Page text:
The fall migration of sea ducks along the Atlantic coast is one of the great migration events in North America. In autumn, millions of seabirds take full advantage of the often 30-40 MPH tailwind, driving their ground speed to dizzying numbers. Flocks of hundreds of all species of Scoters, Gannets, with Red-throated loons and teal mixed in, fly from their far north boreal nesting grounds to southern overwintering ground.
In late October I visited the Avalon Seawatch in Avalon, NJ, run by New Jersey Audubon. This location juts a mile into the ocean and is on a migratory pathway for seabirds. If the winds are blowing just right, the birds will be blown towards the shore and it’s easy to see them. There are scopes and a helpful naturalist there to explain what’s going on and what birds are whizzing by. This beach is the only location on the east coast where seabirds are counted as they race past on their often tail-wind induced, high-speed migrations. Some days seem a bit ho hum with small flocks of birds visible towards the horizon. On other days, like when I was there, the birds had a massive tailwind and we watched thousands of seaducks stream past just over the water in a non-stop migration. The final day tally was over 76,000 Black Scoters alone! The Avalon Sea Watch is in place from September 22 through December 22.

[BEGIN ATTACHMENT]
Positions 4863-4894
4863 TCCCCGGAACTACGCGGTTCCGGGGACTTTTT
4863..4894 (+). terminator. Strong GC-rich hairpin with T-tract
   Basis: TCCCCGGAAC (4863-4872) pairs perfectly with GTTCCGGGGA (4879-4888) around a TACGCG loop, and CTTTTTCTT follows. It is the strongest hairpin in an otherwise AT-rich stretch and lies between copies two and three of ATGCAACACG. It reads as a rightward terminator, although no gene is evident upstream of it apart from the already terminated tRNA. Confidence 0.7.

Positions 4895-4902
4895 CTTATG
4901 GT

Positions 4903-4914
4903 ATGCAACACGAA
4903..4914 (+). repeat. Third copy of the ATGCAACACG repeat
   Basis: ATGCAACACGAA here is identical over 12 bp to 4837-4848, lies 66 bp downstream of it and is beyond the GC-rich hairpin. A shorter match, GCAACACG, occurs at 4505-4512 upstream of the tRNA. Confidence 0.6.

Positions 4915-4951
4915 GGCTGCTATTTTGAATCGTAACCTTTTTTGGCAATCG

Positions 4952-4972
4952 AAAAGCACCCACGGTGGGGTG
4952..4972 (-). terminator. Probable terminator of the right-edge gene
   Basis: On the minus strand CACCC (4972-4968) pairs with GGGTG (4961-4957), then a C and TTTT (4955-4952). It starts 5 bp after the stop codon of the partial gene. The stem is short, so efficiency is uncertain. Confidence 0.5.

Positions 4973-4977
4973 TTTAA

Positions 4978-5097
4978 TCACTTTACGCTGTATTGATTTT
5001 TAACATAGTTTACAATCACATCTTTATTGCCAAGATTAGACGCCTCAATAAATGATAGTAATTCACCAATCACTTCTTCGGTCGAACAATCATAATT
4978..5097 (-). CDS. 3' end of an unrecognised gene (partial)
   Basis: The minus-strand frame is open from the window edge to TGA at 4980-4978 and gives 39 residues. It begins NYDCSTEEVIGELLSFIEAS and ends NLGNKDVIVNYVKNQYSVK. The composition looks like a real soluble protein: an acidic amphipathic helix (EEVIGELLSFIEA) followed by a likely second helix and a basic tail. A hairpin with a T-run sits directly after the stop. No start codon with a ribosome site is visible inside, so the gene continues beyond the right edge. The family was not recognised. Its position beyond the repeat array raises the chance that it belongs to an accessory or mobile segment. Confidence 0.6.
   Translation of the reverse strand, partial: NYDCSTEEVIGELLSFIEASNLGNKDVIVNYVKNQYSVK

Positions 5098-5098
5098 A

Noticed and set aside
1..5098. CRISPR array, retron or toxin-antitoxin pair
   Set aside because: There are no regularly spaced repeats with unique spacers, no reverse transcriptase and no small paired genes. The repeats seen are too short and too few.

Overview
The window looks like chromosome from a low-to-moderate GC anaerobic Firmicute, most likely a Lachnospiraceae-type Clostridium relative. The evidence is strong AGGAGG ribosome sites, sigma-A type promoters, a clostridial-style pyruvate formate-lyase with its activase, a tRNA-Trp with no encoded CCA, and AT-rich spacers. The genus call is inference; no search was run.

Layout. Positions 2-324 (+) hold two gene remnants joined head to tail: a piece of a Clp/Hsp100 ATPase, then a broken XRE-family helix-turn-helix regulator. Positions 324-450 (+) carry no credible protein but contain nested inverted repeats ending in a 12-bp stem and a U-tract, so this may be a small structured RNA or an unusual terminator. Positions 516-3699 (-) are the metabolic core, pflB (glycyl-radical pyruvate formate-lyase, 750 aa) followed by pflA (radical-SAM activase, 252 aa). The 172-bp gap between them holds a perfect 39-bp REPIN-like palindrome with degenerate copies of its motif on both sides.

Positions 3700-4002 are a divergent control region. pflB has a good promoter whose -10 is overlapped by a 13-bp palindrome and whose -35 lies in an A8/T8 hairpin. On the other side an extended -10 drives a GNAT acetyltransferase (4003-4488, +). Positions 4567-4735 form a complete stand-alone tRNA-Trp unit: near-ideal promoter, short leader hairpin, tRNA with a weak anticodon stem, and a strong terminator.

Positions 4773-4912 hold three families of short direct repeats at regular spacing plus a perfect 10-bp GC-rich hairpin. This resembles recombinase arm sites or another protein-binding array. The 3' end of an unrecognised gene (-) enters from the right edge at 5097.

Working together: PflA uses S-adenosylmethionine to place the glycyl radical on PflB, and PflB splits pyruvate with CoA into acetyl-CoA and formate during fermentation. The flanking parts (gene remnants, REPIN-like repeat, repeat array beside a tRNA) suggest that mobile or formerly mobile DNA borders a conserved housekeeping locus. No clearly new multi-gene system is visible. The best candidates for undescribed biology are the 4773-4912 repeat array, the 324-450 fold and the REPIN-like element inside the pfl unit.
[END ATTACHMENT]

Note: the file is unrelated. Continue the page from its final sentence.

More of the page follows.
Learn more about the NJ Audubon’s Avalon Seawatch and how to visit.